Abstract

Profiling the heterogeneous phenotypes of rare circulating tumour cells (CTCs) in whole blood is critical to unravelling the complex and dynamic properties of these potential clinical markers. This task is challenging because these cells are present at parts per billion levels among normal blood cells. Here we report a new nanoparticle-enabled method for CTC characterization, called magnetic ranking cytometry, which profiles CTCs on the basis of their surface expression phenotype. We achieve this using a microfluidic chip that successfully processes whole blood samples. The approach classifies CTCs with single-cell resolution in accordance with their expression of phenotypic surface markers, which is read out using magnetic nanoparticles. We deploy this new technique to reveal the dynamic phenotypes of CTCs in unprocessed blood from mice as a function of tumour growth and aggressiveness. We also test magnetic ranking cytometry using blood samples collected from cancer patients.

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Acknowledgements

The authors acknowledge generous support from the Canadian Institutes of Health Research (Emerging Team grant, POP grant), the Ontario Research Fund (ORF Research Excellence grant), the Canadian Cancer Society Research Institute (Innovation grant) and the Connaught Foundation. We also acknowledge all of the patients and healthy donors who donated specimens to our studies.

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Affiliations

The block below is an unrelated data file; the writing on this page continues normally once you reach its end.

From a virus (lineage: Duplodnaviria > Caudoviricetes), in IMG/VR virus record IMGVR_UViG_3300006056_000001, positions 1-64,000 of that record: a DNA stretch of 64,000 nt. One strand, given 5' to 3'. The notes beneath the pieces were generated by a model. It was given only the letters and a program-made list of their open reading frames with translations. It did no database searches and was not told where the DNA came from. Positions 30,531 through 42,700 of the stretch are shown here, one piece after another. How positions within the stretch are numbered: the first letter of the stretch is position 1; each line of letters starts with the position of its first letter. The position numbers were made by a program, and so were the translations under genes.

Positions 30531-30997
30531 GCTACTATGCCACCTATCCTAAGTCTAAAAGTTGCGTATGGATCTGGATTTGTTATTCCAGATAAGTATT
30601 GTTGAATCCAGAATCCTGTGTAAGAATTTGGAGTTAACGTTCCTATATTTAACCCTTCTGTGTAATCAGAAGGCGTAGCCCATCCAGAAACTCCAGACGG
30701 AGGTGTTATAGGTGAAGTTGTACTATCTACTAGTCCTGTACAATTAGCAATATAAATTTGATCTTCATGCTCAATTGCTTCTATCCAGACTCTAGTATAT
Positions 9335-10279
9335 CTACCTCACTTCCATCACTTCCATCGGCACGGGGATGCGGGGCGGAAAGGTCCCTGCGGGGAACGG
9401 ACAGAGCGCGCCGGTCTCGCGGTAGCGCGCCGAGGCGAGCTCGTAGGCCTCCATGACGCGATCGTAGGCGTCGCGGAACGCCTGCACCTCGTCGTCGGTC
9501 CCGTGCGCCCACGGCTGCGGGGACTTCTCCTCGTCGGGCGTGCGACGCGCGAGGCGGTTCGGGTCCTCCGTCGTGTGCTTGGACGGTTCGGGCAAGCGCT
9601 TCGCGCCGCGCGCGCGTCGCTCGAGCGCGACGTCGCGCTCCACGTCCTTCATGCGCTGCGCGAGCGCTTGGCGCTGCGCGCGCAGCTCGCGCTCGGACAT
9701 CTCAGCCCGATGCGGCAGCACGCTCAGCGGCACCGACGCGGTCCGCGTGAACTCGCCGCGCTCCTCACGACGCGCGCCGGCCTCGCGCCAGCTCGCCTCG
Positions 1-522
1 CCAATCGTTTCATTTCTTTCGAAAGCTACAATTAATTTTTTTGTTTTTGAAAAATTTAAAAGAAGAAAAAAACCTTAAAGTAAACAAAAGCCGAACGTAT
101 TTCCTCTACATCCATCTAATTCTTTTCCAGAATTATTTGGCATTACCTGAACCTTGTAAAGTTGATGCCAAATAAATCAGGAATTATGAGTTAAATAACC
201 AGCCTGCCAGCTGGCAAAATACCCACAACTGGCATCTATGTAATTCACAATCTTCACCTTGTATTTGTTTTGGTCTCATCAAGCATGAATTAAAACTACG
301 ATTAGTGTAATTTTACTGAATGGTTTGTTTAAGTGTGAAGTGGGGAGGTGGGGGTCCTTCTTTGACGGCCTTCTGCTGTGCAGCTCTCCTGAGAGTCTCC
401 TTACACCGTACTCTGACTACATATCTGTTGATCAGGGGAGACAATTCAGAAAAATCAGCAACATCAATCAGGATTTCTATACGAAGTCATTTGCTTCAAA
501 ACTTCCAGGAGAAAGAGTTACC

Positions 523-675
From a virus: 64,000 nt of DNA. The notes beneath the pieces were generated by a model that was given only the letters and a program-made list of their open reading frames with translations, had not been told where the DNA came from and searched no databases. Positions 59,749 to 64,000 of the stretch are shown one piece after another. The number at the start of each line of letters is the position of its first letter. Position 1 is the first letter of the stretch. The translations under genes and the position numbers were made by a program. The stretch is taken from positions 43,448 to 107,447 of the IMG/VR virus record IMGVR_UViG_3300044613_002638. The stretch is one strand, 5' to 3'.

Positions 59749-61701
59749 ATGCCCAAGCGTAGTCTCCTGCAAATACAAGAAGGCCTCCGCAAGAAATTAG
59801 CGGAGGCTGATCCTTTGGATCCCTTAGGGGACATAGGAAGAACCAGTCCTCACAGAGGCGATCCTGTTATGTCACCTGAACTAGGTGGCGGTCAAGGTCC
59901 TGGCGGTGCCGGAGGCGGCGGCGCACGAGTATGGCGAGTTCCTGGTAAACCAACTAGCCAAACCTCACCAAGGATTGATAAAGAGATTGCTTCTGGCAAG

1. Department of Electrical and Computer Engineering, Faculty of Engineering, University of Toronto, Toronto, Ontario M5S 3G4, Canada

    • Mahla Poudineh
    •  & Edward H. Sargent
  2. Institute for Biomaterials and Biomedical Engineering, University of Toronto, Toronto, Ontario M5S 3M2, Canada

    • Peter M. Aldridge
    • , Brenda J. Green
    • , Leyla Kermanshah
    •  & Shana O. Kelley
  3. Department of Pharmaceutical Science, Leslie Dan Faculty of Pharmacy, University of Toronto, Toronto, Ontario M5S 3M2, Canada

    • Sharif Ahmed
    • , Vivian Nguyen
    • , Carmen Tu
    • , Reza M. Mohamadi
    •  & Shana O. Kelley
  4. Sunnybrook Health Sciences Centre, Sunnybrook Research Institute, University of Toronto, Toronto, Ontario M4N 3M5, Canada

    • Robert K. Nam
  5. Princess Margaret Cancer Centre, University Health Network, University of Toronto, Toronto, Ontario M5G 2M9, Canada

    • Aaron Hansen
    • , Srikala S. Sridhar
    • , Antonio Finelli
    • , Neil E. Fleshner
    •  & Anthony M. Joshua
  6. Department of Biochemistry, Faculty of Medicine, University of Toronto, Toronto, Ontario M5S 1A8, Canada

    • Shana O. Kelley

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Contributions

M.P., P.M.A., S.A., B.J.G., L.K., V.N., C.T., R.M.M., S.O.K. and E.H.S. conceived and designed the experiments. M.P., P.M.A., S.A. B.J.G., L.K., V.N., C.T. and R.M.M. performed the experiments and analysed the data. R.K.N., A.H., S.S.S., A.F., N.E.F. and A.M.J. contributed clinical expertise and clinical specimens. All authors discussed the results and contributed to the preparation and editing of the manuscript.

Competing interests

The authors declare no competing financial interests.

Corresponding authors

Correspondence to Edward H. Sargent or Shana O. Kelley.

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DOI

https://doi.org/10.1038/nnano.2016.239

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